Abradi and the Deadly Rabbit
Abradi is the high god, the creator, maker of all things. All-powerful, he is above all spirits: he has given them their power, but is not usually held responsible for their acts. He is in the sky, has never been seen by man, although he is considered to be a presence on the earth. He is treated with reverence, and is invoked in times of drought, epidemic, famine, or family crisis.
In the beginning, the sky was so near the earth that it tended to be suffocating, pressing down on people. When women stirred millet porridge, they had difficulty with the stirring rods because they brushed against the sky. The sky was so low that the women had to bend closely over the pots, and their hands were burned as a result. Finally, one of the women, thoroughly annoyed and exasperated, raised her stirring rod and pierced the sky with the upper end of it. Now the sky, the clouds, the spirits were so enraged that they moved away from the earth.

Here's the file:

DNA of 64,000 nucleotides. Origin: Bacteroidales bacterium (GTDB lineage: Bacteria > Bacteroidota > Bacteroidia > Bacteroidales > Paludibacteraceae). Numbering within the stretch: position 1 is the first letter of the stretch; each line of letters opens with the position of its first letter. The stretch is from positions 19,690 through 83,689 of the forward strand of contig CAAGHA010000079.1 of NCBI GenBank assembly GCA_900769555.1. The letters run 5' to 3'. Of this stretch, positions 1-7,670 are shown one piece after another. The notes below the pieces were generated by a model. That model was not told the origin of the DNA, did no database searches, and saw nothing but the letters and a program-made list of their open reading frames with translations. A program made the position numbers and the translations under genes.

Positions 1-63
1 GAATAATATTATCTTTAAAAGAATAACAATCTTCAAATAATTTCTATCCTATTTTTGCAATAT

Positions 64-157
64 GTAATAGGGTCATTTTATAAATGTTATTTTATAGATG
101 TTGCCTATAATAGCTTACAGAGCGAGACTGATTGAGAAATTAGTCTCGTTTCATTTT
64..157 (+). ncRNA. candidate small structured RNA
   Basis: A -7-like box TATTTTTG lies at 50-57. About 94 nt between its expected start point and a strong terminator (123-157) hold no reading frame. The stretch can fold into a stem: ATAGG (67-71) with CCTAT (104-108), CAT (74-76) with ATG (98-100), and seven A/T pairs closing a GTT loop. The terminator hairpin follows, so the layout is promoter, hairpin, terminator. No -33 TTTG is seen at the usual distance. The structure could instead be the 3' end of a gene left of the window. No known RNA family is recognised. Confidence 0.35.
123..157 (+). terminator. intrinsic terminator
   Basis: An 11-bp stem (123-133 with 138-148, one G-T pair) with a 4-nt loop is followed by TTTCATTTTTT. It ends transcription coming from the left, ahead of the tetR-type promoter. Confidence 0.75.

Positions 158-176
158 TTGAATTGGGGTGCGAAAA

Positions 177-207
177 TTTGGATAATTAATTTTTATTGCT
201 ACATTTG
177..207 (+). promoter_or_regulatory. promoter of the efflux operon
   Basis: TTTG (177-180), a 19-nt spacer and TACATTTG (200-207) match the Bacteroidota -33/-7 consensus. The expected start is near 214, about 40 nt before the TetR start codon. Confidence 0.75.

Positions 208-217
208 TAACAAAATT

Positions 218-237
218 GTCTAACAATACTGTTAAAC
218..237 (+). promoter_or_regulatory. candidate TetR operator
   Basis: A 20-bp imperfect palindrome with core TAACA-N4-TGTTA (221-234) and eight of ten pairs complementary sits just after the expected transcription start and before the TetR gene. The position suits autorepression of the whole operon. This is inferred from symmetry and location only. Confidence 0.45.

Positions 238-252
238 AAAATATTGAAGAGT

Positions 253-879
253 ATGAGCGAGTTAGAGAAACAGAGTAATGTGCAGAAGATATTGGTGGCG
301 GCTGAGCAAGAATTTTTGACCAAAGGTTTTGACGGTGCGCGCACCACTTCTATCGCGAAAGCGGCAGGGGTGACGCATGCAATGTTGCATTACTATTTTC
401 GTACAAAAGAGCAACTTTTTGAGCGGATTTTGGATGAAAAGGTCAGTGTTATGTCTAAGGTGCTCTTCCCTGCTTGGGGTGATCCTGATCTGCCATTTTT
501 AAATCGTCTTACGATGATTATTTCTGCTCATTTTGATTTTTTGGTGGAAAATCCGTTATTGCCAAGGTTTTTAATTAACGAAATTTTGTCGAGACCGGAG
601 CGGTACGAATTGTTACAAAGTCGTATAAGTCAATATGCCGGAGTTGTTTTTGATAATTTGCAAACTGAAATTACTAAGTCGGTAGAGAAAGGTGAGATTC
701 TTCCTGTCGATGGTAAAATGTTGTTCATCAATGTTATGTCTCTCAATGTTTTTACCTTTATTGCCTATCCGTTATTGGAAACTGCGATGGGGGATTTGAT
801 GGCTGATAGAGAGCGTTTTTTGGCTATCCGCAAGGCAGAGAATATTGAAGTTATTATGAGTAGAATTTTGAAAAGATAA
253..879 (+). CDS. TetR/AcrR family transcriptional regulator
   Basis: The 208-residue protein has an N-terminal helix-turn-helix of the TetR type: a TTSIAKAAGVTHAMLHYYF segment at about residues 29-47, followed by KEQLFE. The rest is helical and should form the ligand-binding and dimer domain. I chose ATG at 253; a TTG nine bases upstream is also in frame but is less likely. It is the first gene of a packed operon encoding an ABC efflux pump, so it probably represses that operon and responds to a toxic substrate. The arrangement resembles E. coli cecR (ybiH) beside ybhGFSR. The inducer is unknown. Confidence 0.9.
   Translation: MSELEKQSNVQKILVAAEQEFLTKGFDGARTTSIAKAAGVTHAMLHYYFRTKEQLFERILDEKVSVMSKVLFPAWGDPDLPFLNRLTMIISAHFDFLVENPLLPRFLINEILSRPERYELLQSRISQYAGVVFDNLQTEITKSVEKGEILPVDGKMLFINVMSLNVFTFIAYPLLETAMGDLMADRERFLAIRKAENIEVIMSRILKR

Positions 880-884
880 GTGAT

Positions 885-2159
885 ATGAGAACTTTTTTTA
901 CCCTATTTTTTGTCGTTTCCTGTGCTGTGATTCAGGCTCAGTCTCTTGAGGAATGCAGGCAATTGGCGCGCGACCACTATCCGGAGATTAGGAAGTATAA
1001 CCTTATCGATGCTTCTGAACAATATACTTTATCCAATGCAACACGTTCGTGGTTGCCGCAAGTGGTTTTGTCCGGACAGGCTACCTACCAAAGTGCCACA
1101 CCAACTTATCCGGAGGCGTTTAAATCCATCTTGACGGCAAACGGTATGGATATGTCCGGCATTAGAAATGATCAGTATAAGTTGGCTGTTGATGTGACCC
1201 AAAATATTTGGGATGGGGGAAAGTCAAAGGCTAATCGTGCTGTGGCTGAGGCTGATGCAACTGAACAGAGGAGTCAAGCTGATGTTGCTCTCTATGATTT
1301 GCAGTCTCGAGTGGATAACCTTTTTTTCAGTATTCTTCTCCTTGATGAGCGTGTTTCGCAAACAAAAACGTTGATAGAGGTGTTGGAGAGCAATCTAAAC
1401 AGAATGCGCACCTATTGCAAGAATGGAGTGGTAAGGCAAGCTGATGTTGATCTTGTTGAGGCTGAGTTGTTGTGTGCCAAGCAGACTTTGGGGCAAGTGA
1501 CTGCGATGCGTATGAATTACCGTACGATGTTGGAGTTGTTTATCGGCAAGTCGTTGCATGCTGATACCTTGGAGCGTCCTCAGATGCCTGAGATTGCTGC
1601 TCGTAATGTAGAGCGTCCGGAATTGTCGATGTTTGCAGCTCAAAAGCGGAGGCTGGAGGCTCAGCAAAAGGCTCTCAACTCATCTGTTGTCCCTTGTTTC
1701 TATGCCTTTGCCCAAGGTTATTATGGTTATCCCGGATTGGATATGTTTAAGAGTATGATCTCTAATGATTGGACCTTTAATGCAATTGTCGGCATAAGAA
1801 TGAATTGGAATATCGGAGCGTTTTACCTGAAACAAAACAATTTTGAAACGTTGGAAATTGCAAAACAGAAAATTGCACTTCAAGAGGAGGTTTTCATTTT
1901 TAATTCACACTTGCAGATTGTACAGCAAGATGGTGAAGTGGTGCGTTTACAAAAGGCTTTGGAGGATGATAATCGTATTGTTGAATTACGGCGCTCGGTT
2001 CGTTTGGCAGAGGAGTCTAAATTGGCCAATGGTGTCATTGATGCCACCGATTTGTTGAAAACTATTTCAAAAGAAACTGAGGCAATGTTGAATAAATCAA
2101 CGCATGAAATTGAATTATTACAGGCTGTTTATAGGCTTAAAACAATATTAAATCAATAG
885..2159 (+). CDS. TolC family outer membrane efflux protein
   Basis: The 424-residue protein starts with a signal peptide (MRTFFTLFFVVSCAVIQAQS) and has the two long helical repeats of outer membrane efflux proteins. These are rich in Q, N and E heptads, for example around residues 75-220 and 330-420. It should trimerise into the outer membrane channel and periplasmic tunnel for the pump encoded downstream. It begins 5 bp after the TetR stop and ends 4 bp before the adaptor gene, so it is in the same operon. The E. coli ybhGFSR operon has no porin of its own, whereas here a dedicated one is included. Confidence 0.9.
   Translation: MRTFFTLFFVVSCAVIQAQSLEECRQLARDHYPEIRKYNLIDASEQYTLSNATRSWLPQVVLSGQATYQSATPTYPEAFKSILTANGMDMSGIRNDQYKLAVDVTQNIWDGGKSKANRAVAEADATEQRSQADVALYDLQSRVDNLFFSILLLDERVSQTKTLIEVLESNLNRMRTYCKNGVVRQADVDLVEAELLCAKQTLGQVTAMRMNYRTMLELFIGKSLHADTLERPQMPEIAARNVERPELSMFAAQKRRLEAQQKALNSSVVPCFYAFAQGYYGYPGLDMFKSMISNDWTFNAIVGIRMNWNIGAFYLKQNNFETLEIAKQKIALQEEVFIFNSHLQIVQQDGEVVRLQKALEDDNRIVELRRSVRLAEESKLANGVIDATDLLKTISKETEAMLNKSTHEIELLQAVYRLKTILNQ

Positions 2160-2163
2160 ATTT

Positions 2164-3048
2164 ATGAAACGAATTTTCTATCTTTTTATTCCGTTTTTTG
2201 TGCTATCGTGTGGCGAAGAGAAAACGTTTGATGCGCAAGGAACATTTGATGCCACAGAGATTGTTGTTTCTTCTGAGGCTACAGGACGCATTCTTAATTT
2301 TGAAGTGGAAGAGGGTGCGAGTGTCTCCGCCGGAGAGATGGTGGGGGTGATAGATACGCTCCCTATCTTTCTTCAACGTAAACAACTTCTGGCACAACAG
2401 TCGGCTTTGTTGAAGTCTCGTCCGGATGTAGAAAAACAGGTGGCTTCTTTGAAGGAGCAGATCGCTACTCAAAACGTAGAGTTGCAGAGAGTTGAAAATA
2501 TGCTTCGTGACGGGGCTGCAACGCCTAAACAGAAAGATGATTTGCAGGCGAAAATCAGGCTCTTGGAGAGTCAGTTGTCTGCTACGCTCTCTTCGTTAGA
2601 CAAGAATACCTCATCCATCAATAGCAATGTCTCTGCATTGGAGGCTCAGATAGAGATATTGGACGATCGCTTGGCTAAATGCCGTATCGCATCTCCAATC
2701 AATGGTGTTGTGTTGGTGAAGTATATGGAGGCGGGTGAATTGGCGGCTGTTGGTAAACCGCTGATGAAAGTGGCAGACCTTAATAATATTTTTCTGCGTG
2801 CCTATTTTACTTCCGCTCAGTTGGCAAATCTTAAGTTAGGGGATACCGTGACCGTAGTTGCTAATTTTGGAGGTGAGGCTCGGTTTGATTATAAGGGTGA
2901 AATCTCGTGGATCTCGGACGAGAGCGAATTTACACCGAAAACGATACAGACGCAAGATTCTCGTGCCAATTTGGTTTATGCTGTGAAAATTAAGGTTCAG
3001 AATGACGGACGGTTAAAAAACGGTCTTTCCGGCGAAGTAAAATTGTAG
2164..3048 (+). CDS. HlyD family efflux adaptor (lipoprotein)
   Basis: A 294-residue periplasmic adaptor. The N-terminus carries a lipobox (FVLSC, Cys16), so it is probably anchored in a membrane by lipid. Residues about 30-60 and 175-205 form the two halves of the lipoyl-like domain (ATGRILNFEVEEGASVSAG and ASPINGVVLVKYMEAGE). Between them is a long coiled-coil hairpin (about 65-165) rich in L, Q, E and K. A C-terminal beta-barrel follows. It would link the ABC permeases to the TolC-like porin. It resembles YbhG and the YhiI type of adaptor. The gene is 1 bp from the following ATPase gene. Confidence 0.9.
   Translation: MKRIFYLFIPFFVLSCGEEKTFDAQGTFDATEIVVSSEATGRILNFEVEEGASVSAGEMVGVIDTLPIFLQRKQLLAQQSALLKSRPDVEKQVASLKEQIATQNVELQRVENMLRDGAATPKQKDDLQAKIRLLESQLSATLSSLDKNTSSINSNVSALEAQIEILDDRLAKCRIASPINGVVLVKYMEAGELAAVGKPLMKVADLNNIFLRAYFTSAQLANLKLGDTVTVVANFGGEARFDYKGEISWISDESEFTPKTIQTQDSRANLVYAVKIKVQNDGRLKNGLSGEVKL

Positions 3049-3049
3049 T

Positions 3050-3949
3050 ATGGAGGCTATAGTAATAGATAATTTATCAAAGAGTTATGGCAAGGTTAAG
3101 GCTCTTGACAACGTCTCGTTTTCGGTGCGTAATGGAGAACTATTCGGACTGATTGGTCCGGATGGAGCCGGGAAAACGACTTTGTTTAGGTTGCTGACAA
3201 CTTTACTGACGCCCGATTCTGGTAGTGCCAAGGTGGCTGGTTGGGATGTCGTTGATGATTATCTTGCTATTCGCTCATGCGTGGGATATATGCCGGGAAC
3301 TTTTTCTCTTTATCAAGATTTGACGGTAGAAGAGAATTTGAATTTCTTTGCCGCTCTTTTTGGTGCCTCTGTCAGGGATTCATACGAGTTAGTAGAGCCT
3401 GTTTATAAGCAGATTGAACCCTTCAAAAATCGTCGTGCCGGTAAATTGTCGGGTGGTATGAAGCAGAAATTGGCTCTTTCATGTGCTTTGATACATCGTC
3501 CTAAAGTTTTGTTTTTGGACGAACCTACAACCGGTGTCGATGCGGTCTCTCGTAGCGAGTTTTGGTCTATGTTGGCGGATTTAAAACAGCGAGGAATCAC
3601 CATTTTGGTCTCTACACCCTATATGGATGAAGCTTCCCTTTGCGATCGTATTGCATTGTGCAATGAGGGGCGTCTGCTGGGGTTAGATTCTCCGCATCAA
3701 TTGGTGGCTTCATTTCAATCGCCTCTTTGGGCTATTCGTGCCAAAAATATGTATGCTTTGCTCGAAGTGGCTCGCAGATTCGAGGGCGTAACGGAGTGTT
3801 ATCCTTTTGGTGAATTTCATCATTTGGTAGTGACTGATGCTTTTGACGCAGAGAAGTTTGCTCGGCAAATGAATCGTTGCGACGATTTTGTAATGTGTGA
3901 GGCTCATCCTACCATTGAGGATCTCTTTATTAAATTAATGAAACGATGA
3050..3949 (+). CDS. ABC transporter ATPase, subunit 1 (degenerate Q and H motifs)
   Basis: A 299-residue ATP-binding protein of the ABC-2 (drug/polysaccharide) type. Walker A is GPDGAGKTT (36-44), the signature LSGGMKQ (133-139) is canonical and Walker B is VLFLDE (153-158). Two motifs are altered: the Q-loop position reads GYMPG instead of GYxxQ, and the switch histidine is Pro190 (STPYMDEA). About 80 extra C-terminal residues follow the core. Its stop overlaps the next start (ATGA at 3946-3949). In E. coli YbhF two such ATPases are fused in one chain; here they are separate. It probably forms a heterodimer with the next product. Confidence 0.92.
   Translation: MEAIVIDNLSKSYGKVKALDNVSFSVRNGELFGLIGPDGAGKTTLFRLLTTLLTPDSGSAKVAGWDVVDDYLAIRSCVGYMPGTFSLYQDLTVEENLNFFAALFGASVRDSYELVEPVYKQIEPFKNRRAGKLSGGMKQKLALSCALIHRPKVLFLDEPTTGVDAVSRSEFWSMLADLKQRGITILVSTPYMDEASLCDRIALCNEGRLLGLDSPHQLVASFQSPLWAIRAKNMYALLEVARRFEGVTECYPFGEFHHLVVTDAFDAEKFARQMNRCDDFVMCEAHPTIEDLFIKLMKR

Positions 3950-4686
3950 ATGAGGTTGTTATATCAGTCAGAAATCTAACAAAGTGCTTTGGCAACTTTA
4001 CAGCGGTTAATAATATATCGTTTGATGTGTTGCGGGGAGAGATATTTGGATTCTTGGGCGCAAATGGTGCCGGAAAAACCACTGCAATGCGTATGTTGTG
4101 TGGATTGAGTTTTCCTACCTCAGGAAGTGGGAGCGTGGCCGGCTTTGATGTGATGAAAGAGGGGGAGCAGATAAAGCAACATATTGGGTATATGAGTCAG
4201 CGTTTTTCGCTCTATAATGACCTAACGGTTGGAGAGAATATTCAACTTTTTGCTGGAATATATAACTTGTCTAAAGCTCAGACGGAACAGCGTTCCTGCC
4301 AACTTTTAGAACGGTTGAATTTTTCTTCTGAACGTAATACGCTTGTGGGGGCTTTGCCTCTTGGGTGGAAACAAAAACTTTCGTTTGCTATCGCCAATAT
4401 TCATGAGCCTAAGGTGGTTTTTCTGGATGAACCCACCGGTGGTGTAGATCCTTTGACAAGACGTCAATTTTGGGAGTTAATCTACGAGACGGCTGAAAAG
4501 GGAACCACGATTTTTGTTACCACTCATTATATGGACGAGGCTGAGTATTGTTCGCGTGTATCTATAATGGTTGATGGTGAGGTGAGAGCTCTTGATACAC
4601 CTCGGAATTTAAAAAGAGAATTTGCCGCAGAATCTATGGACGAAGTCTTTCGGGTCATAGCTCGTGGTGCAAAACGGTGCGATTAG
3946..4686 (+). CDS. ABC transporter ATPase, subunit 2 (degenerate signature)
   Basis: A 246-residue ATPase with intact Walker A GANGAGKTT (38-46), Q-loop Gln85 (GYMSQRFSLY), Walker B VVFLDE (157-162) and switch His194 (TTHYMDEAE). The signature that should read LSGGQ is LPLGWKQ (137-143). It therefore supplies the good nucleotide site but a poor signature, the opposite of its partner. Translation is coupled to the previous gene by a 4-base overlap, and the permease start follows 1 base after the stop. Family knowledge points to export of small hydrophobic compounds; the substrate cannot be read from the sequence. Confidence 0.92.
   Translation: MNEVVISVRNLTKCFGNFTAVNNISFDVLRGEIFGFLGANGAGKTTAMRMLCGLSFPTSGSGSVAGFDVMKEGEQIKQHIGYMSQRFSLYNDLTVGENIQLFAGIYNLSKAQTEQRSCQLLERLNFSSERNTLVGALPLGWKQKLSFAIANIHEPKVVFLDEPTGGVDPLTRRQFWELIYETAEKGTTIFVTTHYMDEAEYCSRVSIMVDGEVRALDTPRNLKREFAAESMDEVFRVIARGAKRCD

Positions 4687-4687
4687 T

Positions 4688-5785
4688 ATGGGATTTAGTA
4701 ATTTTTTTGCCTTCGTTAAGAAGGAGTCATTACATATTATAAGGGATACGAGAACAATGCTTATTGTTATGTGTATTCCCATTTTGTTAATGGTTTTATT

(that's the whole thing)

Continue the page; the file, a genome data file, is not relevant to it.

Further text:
Long ago, people and animals did not die. But men and rabbits did not get along together. In fact, they despised one another, to the point of attempting to destroy each other. One day, a rabbit took roots from a tree and gave them to a man. The man, unsuspecting, ate the roots, not realizing that they were poisonous. He fell asleep and slept for two days. Then he died. And so it is that death came into the world.
In another myth about death, long ago, when a man died, God said that he was only sleeping, that there was no death. He told the people to place his body to the side for one night, and he would be alive again the following morning. But one time a man died, and a rabbit got to the people before God did. He told them that they should bury the man; if they did not bury him, God in his anger would destroy everyone. The people did as the rabbit advised, and buried him. Later, God asked about the man, and the people told him that they had buried him. God, annoyed that the people had heeded the words of the rabbit, said that this is the way it would be from then on: humans, when they died, would not again come to life.